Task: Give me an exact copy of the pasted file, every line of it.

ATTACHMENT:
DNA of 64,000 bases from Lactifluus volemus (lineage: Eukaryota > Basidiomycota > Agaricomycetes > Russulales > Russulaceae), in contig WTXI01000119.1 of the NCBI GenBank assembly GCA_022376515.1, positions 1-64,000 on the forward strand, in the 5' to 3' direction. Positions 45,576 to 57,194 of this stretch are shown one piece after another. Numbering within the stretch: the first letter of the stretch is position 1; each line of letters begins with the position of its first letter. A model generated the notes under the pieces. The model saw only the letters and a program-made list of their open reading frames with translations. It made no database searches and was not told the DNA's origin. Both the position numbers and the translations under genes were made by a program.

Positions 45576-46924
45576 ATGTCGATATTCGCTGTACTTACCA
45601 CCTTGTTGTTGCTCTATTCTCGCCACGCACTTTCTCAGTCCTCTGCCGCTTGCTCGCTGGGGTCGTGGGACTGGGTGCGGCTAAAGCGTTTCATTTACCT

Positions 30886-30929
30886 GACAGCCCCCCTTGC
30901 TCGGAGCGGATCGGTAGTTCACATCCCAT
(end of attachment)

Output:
DNA of 64,000 bases from Lactifluus volemus (lineage: Eukaryota > Basidiomycota > Agaricomycetes > Russulales > Russulaceae), in contig WTXI01000119.1 of the NCBI GenBank assembly GCA_022376515.1, positions 1-64,000 on the forward strand, in the 5' to 3' direction. Positions 45,576 to 57,194 of this stretch are shown one piece after another. Numbering within the stretch: the first letter of the stretch is position 1; each line of letters begins with the position of its first letter. A model generated the notes under the pieces. The model saw only the letters and a program-made list of their open reading frames with translations. It made no database searches and was not told the DNA's origin. Both the position numbers and the translations under genes were made by a program.

Positions 45576-46924
45576 ATGTCGATATTCGCTGTACTTACCA
45601 CCTTGTTGTTGCTCTATTCTCGCCACGCACTTTCTCAGTCCTCTGCCGCTTGCTCGCTGGGGTCGTGGGACTGGGTGCGGCTAAAGCGTTTCATTTACCT

Positions 30886-30929
30886 GACAGCCCCCCTTGC
30901 TCGGAGCGGATCGGTAGTTCACATCCCAT